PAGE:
Saturday, June 6, 2015

Getting into character: Is making art like acting?

It's difficult to stay in the so-called zone of the creative process when I have to do so many other things required for basic survival. I long for the lifestyle of the seeming throngs of creative types throughout history who did nothing but work at their craft. I'm convinced there were people they were ignoring in order to do so.

I have clear notions of a series of art pieces I want to bring to life. I've noticed that the subject matter is most poignantly available to me when I'm in a state of woe. So, when I finally get a chance for some studio time, what to do if I happen to be in a light, carefree mood? Moreover, I often can't work when in depths of despair, I'd rather wallow in self-pity or meditate until I feel better.  How does one retain the sensibilities of sorrow and struggle when you are in a reflective, recovery state? Will newfound optimism color it, and somehow make the results less effective?

I've been thinking that making art can be like acting in that before settling in to work, I need to embody the state of mind of the part of me that was inspired in the first place. I need time alone, often a day or so to get into character. I seek out images and texts that press the trigger. The levitating woman posted here is one that seems to work a lot.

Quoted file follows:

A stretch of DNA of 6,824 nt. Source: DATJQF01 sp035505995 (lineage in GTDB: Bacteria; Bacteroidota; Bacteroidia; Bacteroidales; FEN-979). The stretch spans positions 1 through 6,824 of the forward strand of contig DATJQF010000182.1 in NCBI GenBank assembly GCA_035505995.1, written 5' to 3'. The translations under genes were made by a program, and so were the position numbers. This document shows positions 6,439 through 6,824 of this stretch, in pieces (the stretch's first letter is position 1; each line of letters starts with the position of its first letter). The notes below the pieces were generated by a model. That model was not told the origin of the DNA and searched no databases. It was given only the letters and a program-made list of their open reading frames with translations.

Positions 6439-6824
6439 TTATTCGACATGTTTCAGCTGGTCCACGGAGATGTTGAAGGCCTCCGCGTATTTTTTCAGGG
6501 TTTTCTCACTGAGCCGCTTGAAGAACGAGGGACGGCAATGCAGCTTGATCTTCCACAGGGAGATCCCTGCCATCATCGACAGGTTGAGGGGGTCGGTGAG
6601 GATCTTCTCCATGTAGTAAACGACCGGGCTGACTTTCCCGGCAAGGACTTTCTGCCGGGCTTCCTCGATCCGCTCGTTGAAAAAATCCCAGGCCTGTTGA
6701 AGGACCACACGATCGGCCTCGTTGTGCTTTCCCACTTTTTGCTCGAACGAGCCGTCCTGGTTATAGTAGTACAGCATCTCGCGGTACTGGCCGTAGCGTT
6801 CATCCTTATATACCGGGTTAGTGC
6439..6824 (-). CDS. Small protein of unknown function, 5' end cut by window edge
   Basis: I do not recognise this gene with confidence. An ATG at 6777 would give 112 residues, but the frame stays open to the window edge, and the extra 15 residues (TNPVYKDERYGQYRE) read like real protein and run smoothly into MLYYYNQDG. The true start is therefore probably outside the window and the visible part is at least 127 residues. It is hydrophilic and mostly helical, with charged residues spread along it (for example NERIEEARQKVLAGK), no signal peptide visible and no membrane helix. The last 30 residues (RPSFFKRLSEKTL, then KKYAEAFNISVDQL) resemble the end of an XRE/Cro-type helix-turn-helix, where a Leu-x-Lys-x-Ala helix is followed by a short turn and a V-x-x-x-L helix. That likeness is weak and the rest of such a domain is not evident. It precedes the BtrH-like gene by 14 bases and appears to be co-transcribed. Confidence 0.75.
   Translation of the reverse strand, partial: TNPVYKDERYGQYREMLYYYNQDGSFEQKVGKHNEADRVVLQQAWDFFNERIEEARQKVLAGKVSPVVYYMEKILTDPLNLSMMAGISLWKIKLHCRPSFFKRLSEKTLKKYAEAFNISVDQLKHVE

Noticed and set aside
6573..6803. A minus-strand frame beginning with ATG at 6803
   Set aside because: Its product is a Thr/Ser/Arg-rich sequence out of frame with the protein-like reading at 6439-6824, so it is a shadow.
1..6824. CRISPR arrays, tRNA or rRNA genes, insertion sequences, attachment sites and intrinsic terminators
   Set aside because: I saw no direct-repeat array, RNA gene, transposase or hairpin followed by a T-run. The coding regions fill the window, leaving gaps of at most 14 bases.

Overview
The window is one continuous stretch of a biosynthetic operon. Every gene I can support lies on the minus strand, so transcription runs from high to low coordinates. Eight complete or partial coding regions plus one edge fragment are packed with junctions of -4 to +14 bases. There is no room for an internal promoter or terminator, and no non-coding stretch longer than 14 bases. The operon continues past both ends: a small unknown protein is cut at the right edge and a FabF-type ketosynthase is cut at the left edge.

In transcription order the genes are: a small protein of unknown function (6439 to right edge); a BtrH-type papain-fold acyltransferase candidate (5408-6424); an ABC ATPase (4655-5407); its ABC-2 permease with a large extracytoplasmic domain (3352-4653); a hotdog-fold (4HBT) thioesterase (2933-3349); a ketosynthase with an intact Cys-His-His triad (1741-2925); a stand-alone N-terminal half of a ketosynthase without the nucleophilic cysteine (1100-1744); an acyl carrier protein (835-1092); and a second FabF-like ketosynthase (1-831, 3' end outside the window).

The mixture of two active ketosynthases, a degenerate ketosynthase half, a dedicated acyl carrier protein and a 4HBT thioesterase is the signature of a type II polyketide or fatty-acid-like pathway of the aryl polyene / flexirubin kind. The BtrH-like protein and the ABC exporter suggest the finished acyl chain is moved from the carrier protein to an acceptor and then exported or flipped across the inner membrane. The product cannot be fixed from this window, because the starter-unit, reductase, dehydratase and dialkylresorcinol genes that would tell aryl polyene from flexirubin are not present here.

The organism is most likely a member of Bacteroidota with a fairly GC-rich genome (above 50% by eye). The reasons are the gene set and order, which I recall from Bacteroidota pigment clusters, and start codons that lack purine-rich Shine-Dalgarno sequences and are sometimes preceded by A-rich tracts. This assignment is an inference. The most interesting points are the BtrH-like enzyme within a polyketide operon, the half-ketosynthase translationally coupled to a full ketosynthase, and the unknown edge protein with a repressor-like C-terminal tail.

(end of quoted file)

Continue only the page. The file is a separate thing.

Is it necessary to maintain continuity with one's state of mind in order to work on a certain theme? I suppose if the work is nothing but honest, what emerges is just what is.


Ross said...

Interesting thoughts. It's definitely good and often necessary to prep yourself to get in the zone - but eventually, the show must go on and you just have to dive in whether you feel completely ready or not.

Laurie Pearsall said...

Thanks, Ross. I think sometimes having less time available to work is better because I don't dare waste it muddling things over!